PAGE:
Under the Radar shines a light on lesser-known cover artists. If you’re not listening to these folks, you should. Catch up on past installments here.
As a teen back in the ’80s, I was completely, 100% besotted with the music magazines coming out of the UK. I loved the glossies like Smash Hits, No.1, and Record Mirror, as well as the weeklies, specifically NME and Melody Maker. I would read them cover to cover, simultaneously ogling the heartthrobs and making lists of what I wanted to buy based on the reviews (or, okay, someone’s haircut). It was through these endless piles of paper that I first got wind of The Associates, The Smiths, and Kate Bush, all of whom I ended up maniacally worshipping (and writing still-unanswered fan letters to). And of course, as there was no such thing as streaming at that point, the reviews in these mags were often the determining factor as to whether or not I would buy a record. My teen funds were meager, so there was often a lot riding on how convincing the review was. It was in one of these magazine reviews that I first stumbled upon Dutch singer Mathilde Santing.
Santing began her solo career in 1982 with the release of a self-titled album featuring an eclectic mix of standards, Rodgers and Hammerstein amongst them, and pop tracks by the likes of the Beach Boys and mad genius Todd Rundgren (hold that last thought, it will be important later!). As quietly adventurous as the track listing was, there was no question as to what the album’s real strength was — Mathilde Santing’s extraordinarily warm, elastic, gorgeous voice.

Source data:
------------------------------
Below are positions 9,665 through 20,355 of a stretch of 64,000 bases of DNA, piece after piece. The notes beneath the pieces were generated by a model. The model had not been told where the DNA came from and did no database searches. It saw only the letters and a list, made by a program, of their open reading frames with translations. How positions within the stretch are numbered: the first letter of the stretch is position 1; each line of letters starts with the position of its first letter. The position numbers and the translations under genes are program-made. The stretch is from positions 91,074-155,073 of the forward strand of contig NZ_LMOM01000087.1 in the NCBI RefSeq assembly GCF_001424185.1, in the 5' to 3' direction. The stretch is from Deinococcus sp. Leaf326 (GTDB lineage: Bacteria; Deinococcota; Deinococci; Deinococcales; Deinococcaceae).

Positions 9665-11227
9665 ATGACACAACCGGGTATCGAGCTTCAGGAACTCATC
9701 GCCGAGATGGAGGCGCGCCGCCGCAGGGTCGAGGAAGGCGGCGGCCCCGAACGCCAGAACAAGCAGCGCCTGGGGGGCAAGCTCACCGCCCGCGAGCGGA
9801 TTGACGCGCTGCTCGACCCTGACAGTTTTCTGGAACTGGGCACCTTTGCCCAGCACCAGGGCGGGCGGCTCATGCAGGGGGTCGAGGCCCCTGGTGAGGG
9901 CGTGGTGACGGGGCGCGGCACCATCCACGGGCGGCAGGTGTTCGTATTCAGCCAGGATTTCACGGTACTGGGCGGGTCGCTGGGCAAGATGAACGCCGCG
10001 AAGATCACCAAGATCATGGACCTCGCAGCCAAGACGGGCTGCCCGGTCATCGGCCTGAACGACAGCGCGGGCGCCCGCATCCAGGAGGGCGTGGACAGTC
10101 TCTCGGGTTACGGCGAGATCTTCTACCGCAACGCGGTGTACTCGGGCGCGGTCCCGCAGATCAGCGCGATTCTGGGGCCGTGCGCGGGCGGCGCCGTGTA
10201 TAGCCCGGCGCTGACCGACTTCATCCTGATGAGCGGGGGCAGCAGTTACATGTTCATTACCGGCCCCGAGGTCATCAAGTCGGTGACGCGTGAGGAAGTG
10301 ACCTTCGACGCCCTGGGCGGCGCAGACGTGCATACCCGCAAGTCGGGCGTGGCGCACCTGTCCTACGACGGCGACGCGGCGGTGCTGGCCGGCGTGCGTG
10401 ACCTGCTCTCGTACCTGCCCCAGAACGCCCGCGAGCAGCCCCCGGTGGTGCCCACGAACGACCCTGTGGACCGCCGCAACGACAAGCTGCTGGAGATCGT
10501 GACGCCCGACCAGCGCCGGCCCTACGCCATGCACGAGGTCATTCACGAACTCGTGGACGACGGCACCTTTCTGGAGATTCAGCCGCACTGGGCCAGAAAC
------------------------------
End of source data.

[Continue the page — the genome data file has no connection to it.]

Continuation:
Santing’s next album, 1984’s Water Under the Bridge, marked something of a turning point in her career, though it wasn’t clear-cut at the time. Gone were the covers, replaced instead by original material of the jazzy, intermittently quirky, ’80s indie pop variety. While focusing on originals was the standard move for a young pop singer, the album turned out to be something of a swan song for Santing; it ended up being her last consisting solely of original material. With a handful of exceptions, from this point forward, it was all about the covers.
It was over a review of her next album that Santing first caught my eye and subsequently hooked me for the foreseeable future. While 1987’s Out of this Dream sported a small cluster of really fine originals, more than half the songs on the album were covers. Upon seeing the track list, I instantly recognized her as a kindred spirit, a total music nerd soul sister. There were songs by Squeeze and Tom Waits. There was a Dionne Warwick deep cut. The album opened with, yes, a Todd Rundgren track. It was a very “wait a second, I love these artists and songs too ” moment, and from that point on (though she didn’t know it), we were officially pop music nerd-bonded. I bought the record and was instantly impressed with her exquisite vocal performances, how she sang these majestic and melodic tunes with such reverence and passion. And maybe most thrillingly, it was unerringly cool to hear a girl so convincingly singing these songs written by boys.